GENEVA, July 5 (AFP) - The World Health Organisation said on Saturday the pneumonia-like illness SARS had been contained worldwide after it declared Taiwan, the last country on its watch list, free of new infections.
But it warned the world was not SARS-free and that health authorities globally must not drop their guard over the next year.
"Today the World Health Organisation is removing Taiwan ... from the list of areas with recent local transmission of Severe Acute Respiratory Syndrome (SARS)," the United Nations agency said in a statement.
"Taiwan is the last area to be removed from the list. It has been 20 days, or two consecutive 10-day incubation periods, since the last case on June 15.
"Based on country surveillance reports, the human chains of SARS virus transmission appear to have been broken everywhere in the world."
The statement quoted WHO director-general Gro Harlem Brundtland as saying: "We do not mark the end of SARS today but we observe a milestone -- the global SARS outbreak has been contained."
However, the WHO warned that SARS had not been totally eradicated.
"We must still remember that the world is not yet SARS free, there are still close to 200 SARS patients in hospitals," Brundtland told journalists.
"Secondly it is possible that SARS cases have slipped through the surveillance net, and we know that one single case can start a new outbreak," she added.
WHO experts fears that "low-level" cases of the new disease could still be spread undetected, or might return along with other respiratory viruses such as influenza in the autumn or winter seasons.
"The jury is still out, there needs to be at least a year of concentrated surveillance to determine the answers to the questions," David Heymann, head of WHO's communicable diseases unit, told journalists.
"We cannot let a false sense of security develop over containment which has occurred today, because false security could become our worst enemy," he added.
The WHO said research into the potentially fatal respiratory disease must continue, including investigations into finding the animal source of the virus.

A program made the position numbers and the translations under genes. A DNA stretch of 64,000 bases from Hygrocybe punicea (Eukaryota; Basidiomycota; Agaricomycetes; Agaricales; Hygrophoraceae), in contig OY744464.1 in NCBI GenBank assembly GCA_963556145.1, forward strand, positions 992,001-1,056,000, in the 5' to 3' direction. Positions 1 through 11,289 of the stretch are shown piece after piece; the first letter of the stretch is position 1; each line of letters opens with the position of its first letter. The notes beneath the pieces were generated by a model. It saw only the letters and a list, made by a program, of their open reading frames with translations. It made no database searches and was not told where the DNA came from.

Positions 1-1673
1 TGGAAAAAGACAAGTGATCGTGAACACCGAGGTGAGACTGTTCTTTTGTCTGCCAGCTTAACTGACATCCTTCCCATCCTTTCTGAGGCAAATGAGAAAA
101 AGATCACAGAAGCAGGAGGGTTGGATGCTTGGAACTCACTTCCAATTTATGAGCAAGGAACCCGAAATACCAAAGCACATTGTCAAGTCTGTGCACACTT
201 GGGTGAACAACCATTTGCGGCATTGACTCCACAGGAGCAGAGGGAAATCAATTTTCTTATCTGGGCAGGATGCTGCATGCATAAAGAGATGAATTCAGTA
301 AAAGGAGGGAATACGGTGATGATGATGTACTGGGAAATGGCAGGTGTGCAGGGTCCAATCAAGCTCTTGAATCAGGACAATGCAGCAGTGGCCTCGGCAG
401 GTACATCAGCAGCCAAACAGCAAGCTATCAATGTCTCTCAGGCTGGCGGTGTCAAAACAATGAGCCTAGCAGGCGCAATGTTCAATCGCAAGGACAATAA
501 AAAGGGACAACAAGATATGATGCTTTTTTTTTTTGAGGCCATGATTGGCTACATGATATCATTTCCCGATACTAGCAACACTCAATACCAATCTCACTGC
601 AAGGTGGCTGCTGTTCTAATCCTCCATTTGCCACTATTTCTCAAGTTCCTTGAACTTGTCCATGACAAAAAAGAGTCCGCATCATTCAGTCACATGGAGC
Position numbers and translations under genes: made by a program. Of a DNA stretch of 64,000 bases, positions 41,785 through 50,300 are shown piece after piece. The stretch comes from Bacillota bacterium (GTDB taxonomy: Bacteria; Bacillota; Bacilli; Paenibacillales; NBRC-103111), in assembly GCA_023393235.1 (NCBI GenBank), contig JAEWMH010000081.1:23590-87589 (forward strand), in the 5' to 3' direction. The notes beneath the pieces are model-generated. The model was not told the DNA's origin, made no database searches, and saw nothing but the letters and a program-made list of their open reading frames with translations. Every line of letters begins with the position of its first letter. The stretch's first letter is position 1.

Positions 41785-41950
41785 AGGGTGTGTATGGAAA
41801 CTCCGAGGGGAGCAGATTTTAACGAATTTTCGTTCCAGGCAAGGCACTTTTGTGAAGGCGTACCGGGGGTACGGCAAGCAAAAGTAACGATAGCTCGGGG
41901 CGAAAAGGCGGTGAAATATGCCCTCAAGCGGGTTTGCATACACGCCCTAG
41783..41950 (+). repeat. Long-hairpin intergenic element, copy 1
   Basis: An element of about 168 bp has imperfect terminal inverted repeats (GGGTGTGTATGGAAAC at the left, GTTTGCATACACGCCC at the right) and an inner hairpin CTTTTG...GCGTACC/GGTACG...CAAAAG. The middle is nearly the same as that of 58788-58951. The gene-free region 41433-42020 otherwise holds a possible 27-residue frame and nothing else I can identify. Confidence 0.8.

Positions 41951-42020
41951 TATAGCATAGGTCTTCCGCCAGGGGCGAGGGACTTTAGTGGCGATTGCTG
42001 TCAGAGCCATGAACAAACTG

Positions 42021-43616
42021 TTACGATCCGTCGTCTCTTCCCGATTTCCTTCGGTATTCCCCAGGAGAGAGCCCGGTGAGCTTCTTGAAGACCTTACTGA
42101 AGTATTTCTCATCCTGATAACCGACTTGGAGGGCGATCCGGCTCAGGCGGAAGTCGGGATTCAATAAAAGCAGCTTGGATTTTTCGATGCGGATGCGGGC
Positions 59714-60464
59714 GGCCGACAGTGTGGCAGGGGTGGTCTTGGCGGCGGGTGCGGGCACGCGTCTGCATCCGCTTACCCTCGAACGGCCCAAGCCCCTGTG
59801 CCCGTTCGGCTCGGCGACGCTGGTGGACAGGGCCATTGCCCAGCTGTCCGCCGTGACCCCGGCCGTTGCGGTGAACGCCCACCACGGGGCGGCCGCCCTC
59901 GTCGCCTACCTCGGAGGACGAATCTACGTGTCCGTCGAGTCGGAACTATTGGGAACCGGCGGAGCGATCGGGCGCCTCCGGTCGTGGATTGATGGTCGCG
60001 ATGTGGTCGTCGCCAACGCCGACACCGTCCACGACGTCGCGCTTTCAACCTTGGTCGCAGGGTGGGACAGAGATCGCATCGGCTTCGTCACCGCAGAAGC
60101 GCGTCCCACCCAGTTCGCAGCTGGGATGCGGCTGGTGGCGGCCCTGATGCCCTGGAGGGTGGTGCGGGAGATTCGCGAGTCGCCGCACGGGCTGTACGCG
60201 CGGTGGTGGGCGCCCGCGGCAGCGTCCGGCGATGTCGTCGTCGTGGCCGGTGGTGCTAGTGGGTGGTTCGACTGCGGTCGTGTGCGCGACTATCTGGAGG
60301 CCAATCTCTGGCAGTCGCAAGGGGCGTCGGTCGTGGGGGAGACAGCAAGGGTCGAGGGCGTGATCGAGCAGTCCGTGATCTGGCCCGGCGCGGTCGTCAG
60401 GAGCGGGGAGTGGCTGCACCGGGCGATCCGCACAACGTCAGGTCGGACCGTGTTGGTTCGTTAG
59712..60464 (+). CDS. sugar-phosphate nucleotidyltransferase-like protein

Diagnostic tests are still not able to detect cases of the SARS early enough, according to the health agency.
It urged governments to boost their public health systems in preparation for the next SARS outbreak, notably by improving surveillance and reporting systems and investing more in hospital infection control.
Heymann warned that he expected reports to emerge of new SARS cases.
"If we do not have further reports of suspect or probable cases, it will mean that countries are not doing their job in surveillance, something that it's important to continue".
SARS has killed more than 800 people and infected over 8,400 in some 30 countries since it first emerged in the southern Chinese province of Guangdong in November last year.
But the disease was only recognised as a worldwide threat as cases emerged in Hong Kong in February, with the WHO launching a global alert about the new disease on March 12.
According to Taiwanese authorities, 84 people died on the island and 674 people were infected with the disease, and 32 patients are still being treated for SARS in hospital.
WHO on Thursday strongly recommended that all health workers around the world should be vaccinated against influenza, because of the similarity in the symptoms of the two diseases and their seasonal nature.
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